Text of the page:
§ Mr. Kirkwood
asked the Secretary of State for Social Services (1) what is the average cost to the National Health Service of employing (a) a National Health Service nurse and (b) an agency nurse in terms of cost per hour worked;
(2) to what extent National Health Service hospitals rely on utilising the services of agency nurses, in terms of (a) the number of agency nurses employed and (b) expenditure by health authorities on employment of agency nurses, in total, and as a proportion of their staffing costs;339W
(3) what information he has about the number of agency nurses employed from time to time by the National Health Service who are also full-time National Health Service nurses.
§ Mr. Hayhoe
The number of agency nursing and midwifery staff employed in the National Health Service in England at 30 September 1984 was 3,750 in whole-time equivalent terms. The total expenditure by health authorities on such staff in 1984–85 was £40.2 million (provisional) representing 0.6 per cent. of their staffing costs.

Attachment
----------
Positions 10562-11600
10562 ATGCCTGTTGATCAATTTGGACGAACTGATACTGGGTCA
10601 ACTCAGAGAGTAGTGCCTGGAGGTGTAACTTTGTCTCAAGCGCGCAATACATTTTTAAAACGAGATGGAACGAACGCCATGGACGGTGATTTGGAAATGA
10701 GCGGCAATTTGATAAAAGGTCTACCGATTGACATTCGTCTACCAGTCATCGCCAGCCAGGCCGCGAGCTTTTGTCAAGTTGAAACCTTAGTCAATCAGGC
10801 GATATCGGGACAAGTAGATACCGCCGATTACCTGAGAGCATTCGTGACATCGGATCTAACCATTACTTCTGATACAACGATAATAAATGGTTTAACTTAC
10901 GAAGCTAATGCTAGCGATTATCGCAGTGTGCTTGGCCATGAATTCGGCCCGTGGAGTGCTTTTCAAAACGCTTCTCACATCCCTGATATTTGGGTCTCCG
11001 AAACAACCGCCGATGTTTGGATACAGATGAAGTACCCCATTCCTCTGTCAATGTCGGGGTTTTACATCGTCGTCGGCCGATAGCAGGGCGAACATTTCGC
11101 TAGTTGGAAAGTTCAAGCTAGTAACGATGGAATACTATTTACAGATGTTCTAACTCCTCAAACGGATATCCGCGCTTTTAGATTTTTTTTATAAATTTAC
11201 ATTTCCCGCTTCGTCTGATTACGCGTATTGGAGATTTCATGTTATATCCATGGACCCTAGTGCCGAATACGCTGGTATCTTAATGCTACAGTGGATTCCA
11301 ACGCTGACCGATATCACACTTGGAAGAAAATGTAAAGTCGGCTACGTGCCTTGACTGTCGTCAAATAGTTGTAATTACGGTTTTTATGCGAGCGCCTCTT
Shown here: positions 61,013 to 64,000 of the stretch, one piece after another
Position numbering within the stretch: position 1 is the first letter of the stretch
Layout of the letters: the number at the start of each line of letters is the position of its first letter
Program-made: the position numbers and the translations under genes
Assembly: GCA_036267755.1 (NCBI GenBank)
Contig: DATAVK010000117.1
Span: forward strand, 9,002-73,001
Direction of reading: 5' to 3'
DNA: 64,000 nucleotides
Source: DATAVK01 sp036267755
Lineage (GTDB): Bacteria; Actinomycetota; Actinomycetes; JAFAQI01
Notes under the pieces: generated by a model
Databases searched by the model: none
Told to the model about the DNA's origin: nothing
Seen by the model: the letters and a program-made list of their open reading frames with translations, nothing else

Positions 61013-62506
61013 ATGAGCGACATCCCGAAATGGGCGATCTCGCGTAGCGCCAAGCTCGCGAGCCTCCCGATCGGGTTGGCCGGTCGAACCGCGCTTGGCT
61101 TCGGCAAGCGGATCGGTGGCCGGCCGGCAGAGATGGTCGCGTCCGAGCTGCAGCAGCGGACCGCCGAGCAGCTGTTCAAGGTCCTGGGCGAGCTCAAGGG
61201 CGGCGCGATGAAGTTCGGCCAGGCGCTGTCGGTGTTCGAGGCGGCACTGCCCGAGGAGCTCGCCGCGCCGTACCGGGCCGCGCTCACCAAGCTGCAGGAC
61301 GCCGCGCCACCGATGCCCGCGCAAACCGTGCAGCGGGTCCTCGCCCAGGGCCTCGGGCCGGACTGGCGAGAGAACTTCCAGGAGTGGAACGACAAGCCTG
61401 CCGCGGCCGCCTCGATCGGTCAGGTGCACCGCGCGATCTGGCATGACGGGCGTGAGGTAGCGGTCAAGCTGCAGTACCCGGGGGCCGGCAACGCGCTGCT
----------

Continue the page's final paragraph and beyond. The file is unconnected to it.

In view of the many variable factors involved—such as the differing rates of commission paid to agencies—it is not possible to provide any accurate comparable figures. The indications are, however, that on average there is little difference between the cost of a directly-employed nurse in the National Health Service and an agency nurse.
We have no information about the number of agency nurses employed in the National Health Service who are also full-time NHS nurses.